A receiver 1 is tuned in to each frequency that has to be read (FIG. 1). The speed of transmission or modulation rate of the messages received is 100 Baud. The output of each receiver is scanned by means of a pulse series 2 (FIG. 2) supplied by a clock pulse generator 3, delivering pulses at a speed of 300 pulses to the second, the value of the signal ("1" or "0"), found at the moment of scanning being introduced into a 30-bit shift register 4. Consequently, in the case of a signal received ideally with regard to the time, the shift register 4 always contains a series of three consecutive sampling bits of the same value for each "1" or "0" signal. As the transmission takes place by means of 10-bit words, the shift register can contain exactly one word. This is necessary for the identification of a call message. The shift register is read out by a number of majority of sampling elements stored in circuits 7, which are each connected to three consecutive positions of the shift register. The result obtained from the majority elements 7 is transferred to the storage device or buffers 8 by means of a second pulse series 5 (FIG. 2) and at speed of 100 pulses to the second, which second series of pulses appear shortly after each third pulse of the series 2, and are supplied by a clock pulse generator 6, which is controlled by the clock 3. The result obtained from the buffers 8 is transferred to the identifier 11 by means of a third pulse series of clock pulses 9 (FIG. 2). These pulses 9 are at a speed or frequency of 100 pulses to the second, which pulses appear shortly after each of the pulses of the series 5, and are supplied by a clock pulse generator 10, which is also controlled by the clock 3.
Now the call messages received via the various receivers 1, which, though having equal speeds of transmission, are not synchronous with respect to one another, have all been integrated into one bit-synchronous time scheme. That, is the incoming signals at receivers 1 are random in time while the same messages stored in the majority elements 7 of registers 4 are in synchronism. Thus after each pulse of the clock 6, or after each shift of the bit signal sequences by one (that is after 10 ms), the significance of the bit signal sequence provided by the receiver 1 is determined in the identifier 11 in the way as indicated in CCIR Recommendation 493.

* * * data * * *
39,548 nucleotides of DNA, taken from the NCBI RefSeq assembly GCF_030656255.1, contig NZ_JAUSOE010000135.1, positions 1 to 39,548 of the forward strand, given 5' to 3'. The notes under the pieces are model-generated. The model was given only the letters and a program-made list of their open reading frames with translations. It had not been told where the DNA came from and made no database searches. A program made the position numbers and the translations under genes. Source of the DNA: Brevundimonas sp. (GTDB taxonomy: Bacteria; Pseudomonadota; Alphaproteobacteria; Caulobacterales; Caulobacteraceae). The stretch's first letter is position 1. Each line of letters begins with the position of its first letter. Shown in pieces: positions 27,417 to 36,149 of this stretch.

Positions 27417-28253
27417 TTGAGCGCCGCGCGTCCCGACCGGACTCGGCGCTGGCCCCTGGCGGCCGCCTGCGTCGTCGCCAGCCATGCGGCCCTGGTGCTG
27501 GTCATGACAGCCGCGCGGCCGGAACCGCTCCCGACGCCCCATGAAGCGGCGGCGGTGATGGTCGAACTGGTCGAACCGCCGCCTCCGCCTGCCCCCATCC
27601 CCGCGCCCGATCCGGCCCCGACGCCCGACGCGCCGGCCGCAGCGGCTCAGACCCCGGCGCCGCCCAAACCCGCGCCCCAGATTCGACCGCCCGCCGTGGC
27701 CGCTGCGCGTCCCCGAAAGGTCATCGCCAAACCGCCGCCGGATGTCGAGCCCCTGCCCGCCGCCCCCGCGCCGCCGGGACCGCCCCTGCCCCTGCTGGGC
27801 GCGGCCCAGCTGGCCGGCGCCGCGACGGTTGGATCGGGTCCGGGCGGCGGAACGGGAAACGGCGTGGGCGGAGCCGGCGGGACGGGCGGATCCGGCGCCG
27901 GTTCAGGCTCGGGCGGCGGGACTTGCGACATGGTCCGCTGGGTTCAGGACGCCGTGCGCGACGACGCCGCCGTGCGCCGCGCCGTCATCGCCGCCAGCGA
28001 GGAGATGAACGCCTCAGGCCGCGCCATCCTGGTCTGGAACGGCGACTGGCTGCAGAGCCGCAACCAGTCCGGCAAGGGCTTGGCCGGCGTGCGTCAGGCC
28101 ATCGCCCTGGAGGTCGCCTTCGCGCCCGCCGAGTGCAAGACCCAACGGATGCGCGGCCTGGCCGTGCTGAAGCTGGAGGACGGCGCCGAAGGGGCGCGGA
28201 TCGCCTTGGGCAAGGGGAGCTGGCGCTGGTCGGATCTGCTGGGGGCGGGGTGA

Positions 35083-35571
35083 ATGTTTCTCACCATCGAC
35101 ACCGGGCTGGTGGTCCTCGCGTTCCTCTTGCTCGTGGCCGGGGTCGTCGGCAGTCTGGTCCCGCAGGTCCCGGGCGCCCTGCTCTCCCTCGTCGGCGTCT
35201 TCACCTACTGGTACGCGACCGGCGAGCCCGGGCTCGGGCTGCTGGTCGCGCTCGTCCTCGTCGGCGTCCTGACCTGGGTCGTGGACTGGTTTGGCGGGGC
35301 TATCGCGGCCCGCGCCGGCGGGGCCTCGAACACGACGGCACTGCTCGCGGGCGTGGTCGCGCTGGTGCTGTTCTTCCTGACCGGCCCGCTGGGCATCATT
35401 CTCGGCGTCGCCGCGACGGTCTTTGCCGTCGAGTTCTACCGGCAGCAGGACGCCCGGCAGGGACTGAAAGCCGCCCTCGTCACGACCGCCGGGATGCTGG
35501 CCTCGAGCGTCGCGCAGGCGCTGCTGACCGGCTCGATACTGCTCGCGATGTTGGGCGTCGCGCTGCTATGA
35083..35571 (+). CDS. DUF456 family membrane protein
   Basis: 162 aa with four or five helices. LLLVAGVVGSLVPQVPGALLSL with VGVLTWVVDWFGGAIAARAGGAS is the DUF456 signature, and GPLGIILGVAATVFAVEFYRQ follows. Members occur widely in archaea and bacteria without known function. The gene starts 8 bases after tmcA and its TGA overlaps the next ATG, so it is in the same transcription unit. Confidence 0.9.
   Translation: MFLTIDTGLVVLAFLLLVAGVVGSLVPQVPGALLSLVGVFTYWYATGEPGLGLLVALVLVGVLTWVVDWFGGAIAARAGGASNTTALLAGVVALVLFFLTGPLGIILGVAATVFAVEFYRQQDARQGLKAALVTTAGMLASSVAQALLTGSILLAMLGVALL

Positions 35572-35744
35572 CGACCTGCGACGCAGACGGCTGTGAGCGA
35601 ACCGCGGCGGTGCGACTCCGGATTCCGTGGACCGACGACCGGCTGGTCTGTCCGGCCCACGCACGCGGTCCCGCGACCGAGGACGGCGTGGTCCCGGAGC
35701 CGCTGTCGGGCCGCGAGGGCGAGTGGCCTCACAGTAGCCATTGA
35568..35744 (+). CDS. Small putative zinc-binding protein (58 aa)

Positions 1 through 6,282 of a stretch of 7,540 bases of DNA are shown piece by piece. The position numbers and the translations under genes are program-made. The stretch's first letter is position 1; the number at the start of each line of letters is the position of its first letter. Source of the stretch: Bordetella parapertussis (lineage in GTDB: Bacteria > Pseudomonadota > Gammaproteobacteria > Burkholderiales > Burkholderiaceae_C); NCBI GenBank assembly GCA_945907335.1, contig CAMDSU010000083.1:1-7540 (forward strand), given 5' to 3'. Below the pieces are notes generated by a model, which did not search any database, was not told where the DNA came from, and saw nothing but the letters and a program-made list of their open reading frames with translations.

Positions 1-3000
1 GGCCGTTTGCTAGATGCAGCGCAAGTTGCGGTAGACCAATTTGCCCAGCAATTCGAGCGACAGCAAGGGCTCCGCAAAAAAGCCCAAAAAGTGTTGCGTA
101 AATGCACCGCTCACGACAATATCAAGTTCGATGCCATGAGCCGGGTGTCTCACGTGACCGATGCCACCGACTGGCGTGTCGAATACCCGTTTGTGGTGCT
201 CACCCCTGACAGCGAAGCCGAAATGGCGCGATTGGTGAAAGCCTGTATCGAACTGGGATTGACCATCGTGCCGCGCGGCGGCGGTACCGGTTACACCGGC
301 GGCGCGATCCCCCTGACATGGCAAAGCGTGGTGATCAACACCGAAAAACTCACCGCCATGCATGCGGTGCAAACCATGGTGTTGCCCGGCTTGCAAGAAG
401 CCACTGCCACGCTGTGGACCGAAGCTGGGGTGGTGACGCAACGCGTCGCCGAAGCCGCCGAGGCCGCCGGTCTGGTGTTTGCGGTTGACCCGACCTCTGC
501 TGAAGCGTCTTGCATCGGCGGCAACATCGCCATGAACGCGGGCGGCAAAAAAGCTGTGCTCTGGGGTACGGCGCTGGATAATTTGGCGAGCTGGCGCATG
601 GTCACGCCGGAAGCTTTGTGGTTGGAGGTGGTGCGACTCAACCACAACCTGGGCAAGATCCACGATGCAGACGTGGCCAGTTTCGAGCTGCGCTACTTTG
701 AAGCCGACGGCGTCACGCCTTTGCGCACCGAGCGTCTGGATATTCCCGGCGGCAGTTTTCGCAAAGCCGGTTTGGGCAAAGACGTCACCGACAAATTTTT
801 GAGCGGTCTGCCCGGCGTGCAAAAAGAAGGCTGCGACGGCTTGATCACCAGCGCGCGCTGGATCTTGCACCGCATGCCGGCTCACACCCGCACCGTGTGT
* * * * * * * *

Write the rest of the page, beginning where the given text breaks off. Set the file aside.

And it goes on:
When the identifier finds out that a call message received is destined for the ship itself or of importance for it, the common output conductor 12 of the relevant buffers 8 is coupled to a free digital memory, store, or storage device 13. For this purpose the relevant conductor 12 is coupled via a switch 17 to such a free store 13 by a switching unit 14, which receives information, via the conductors 15, from a number of stores 13 about the availability of these stores. This switching unit 14 also is informed by the identifiers 11, via the conductors 16, about the reception of a pertinent message. There are m memories or stores 13, so that for each horizontal row of m switches 17 there are a number of m connecting lines (mx in FIG. 1) between the switching unit 14 and these switches 17. Each store 13 has sufficient capacity for storing a whole call message. This message, however, only relates to the indication of the sort of the message and to the part of the call message following after the address, for the part containing the address has already passed and has been utilized by the identifier 11.
A cyclic scanner 18 examines if the stores contain call messages. This is ascertained when all the relevant information of a call message has been registered in a store, so that the scanner can read out this information at a much higher speed than the speed at which the store has been filled. The speed of filling amounts to e.g. 10 kbits/s (thousand bits per second), so that the store is read out within 50 ms and the call message is made visible on a screen. It requires more time to make a print on paper. This time determines the duration of the scanning cycle.
Instead of a number of, for example, six identifiers 11, one identifier will suffice, which identifier is cyclically connected to the six series of buffers 8. This implies that also six pulses 5 (5I -5VI, FIG. 3) are needed per period, in which formerly one pulse 5 was required. The six pulses 5 have all to appear within two consecutive pulses 2, so that within 10/3 ms they are each fed to a next series of buffers 8. Further there are also six pulse series 9 (9I -9VI, FIG. 3) needed to enable the identifier 11 to read out each of the series of buffers 8.
While there is described above the principles of this invention in connection with specific apparatus, it is to be clearly understood that this description is made only by way of example and not as a limitation to the scope of this invention.
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|Citing Patent||Filing date||Publication date||Applicant||Title|
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|US5649300 *||Apr 13, 1994||Jul 15, 1997||Rotec, A Nevada General Partnership||Message delivery system and method therefor|
|US5995804 *||Jan 16, 1997||Nov 30, 1999||Flash Comm. Inc.||Repeater station for augmenting the coverage area of a paging system|
|U.S. Classification||455/524, 455/133, 455/140|
|International Classification||H04B7/26, H04B1/06, H04W88/02|